In anticipation of the Olympics starting this weekend, we wanted to share some of our books and special issues on sports. Did we touch on all of your favorites? Let us know in the comments.
In the most recent issue of Radical History Review, “Historicizing the Politics and Pleasure of Sport,” (#125) contributors explore how and why sport, paradoxically, leads to empowerment and disempowerment, inclusion and exclusion, unity and division. The issue features cutting-edge research on gender and sexuality, sport in the Global South, neoliberalism, race and ethnicity, and stadiums as sites of urban politics and national identity. The issue also includes a reflection on sport and art, book review essays, contemporary analysis on #BlackLivesMatter and sport, and a forum of scholars who use sport to teach radical history. Read the introduction, made freely available.
A 2006 issue of SAQ: South Atlantic Quarterly, “The Pleasure Principle: Sport for the Sake of Pleasure,” (105:2) is a great read to prepare for the 2016 Olympics. Sport represents a singular source of social belonging and communal enjoyment—sometimes as intense as religious faith. “The Pleasure Principle” contributors address the issue of sport as a form of pleasure, contending that sport, like any form of popular culture, reveals a lot about the society in which it appears. Examining sports through various theoretical lenses, including Marxist, feminist, and poststructuralist, and from numerous disciplinary viewpoints—history, sociology, cinema studies, literature, and cultural studies—this special issue demonstrates the complexity of contemporary sports culture. Read Amy Bass’s “Objectivity Be Damned, or Why I Go to the Olympic Games: A Hands-On Lesson in Performative Nationalism” to learn why the events that transpire in a fortnight of international athletic competition should never be underemphasized, simplified, or dismissed merely as performative pomp and circumstance, or check out the introduction to the issue by David L. Andrews.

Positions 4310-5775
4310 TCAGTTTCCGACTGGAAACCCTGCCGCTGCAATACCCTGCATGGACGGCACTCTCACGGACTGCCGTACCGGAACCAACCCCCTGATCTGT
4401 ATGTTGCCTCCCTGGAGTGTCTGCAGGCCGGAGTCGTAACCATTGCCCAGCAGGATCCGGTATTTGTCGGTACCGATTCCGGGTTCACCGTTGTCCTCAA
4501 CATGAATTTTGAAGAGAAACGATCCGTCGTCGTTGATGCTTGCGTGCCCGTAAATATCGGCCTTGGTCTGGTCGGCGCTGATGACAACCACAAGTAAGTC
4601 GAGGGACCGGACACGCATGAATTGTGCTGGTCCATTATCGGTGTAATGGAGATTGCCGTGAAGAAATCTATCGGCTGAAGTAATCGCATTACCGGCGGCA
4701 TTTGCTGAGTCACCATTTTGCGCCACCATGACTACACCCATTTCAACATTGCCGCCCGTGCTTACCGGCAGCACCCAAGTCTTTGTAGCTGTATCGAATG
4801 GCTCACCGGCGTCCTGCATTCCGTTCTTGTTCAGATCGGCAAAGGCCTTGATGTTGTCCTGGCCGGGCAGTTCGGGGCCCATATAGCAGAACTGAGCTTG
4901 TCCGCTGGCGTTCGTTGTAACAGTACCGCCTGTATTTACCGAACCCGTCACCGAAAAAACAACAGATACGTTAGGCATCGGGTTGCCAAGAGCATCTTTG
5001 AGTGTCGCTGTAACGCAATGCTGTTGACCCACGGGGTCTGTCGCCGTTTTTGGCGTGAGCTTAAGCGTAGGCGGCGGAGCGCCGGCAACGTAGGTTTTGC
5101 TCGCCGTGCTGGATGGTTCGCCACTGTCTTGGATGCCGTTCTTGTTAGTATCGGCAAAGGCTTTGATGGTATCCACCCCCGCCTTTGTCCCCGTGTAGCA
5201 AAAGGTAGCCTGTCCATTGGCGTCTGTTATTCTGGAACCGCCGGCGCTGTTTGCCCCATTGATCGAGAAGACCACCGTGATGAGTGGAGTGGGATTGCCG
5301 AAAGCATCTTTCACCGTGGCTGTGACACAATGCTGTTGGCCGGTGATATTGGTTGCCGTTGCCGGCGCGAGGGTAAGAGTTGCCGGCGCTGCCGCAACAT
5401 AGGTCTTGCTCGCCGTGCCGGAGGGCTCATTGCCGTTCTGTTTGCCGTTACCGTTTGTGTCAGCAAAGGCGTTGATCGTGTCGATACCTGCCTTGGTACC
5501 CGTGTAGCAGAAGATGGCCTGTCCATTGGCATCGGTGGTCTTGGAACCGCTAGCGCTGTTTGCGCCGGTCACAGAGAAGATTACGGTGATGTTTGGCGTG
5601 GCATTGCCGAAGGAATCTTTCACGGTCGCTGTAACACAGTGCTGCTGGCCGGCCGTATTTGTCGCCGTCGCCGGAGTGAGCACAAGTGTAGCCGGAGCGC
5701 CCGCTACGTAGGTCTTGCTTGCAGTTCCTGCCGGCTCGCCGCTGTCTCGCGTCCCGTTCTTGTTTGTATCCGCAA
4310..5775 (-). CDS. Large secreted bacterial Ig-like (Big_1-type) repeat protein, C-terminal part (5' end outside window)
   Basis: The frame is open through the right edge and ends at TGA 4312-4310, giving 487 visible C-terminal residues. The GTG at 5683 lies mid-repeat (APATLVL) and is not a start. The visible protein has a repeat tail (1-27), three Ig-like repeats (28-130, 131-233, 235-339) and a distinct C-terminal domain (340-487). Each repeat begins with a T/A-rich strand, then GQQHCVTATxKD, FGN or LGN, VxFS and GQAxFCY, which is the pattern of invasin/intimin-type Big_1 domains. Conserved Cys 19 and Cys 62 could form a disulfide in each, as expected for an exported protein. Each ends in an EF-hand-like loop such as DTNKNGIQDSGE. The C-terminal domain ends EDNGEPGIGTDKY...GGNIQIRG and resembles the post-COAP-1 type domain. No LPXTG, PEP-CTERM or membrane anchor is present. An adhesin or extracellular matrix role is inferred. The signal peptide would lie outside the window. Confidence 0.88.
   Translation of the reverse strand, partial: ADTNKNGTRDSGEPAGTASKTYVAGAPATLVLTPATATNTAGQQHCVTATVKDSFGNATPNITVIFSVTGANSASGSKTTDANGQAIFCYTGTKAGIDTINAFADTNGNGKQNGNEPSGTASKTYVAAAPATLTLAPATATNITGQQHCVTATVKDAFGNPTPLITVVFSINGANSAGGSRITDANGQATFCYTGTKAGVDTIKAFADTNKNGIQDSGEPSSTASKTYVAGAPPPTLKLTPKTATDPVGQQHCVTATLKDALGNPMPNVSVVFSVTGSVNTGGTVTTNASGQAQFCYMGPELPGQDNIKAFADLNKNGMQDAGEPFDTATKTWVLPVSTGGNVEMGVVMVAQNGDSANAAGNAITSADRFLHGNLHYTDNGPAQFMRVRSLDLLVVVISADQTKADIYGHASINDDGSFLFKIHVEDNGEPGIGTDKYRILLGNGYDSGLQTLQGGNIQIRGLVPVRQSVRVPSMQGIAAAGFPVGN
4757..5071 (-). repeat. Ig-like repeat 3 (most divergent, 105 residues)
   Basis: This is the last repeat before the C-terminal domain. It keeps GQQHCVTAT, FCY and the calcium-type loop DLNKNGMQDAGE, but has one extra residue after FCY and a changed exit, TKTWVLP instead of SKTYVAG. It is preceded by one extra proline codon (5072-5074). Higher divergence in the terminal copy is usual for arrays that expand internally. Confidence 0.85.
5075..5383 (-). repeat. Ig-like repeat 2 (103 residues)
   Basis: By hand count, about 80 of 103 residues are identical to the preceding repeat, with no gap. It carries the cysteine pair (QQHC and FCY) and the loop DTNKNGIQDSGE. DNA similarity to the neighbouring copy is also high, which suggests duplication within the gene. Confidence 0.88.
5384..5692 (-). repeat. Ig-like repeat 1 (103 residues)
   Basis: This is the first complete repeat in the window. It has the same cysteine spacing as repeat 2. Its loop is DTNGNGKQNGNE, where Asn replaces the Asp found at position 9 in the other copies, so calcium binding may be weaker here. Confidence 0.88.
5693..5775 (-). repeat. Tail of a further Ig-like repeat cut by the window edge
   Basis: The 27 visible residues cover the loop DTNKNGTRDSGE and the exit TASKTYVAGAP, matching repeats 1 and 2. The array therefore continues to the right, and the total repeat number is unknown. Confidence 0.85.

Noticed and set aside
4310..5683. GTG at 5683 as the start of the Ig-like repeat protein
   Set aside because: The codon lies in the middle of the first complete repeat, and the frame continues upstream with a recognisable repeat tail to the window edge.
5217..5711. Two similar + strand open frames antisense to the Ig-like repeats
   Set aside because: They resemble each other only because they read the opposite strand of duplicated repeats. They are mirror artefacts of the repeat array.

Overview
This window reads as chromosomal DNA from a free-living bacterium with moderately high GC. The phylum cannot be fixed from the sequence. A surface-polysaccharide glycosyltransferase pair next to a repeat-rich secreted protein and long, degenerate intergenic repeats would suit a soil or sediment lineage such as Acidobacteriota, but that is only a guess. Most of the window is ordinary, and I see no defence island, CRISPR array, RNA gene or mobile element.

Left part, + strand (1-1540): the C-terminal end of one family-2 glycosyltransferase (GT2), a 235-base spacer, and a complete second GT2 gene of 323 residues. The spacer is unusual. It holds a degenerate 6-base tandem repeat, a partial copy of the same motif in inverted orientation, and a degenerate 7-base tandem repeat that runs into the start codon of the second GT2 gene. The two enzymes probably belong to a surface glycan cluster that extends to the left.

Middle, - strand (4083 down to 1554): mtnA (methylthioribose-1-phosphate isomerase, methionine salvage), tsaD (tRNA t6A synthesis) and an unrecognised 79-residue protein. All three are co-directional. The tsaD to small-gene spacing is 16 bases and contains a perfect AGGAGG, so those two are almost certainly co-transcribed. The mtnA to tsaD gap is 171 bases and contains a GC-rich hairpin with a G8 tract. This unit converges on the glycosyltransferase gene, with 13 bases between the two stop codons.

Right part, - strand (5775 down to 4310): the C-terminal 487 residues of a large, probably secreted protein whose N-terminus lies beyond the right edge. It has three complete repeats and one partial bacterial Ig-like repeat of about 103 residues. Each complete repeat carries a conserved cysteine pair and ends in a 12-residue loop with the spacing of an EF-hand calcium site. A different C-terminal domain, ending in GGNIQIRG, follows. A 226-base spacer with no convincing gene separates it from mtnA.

Many of the athletes competing in the games will be truly transnational citizens, playing on a team in one country, while trying for Olympic glory under the different flag of their birth. Sports like soccer, baseball, and golf have tremendous global appeal. Rachael Miyung Joo’s book Transnational Sport: Gender, Media, and Global Korea looks in particular at Korean athletes and events and explores how global sport has helped shape what it means to be Korean.
The last time cricket was played at the Olympics was in 1900, but players and organizers are trying to get it included in a future games. To understand cricket, both the game and its cultural context, read C.L.R. James’s classic Beyond a Boundary, originally published in 1963 and republished in a handsome 50th anniversary edition in 2013. Writing in The Nation, Mark Naison called it, “a book of remarkable richness and force, which vastly expands our understanding of sports as an element of popular culture in the Western and colonial world.”
The Cuban baseball team has been the most successful national team at the Olympics since 1992, winning the gold medal three times and the silver twice. The Quality of Home Runs is Thomas F. Carter’s lively ethnographic exploration of the interconnections between baseball and Cuban identity. Suggesting that baseball is in many ways an apt metaphor for cubanidad, Carter points out aspects of the sport that resonate with Cuban social and political life: the perpetual tension between risk and security, the interplay between individual style and collective regulation, and the risky journeys undertaken with the intention, but not the guarantee, of returning home.
Enjoy the games!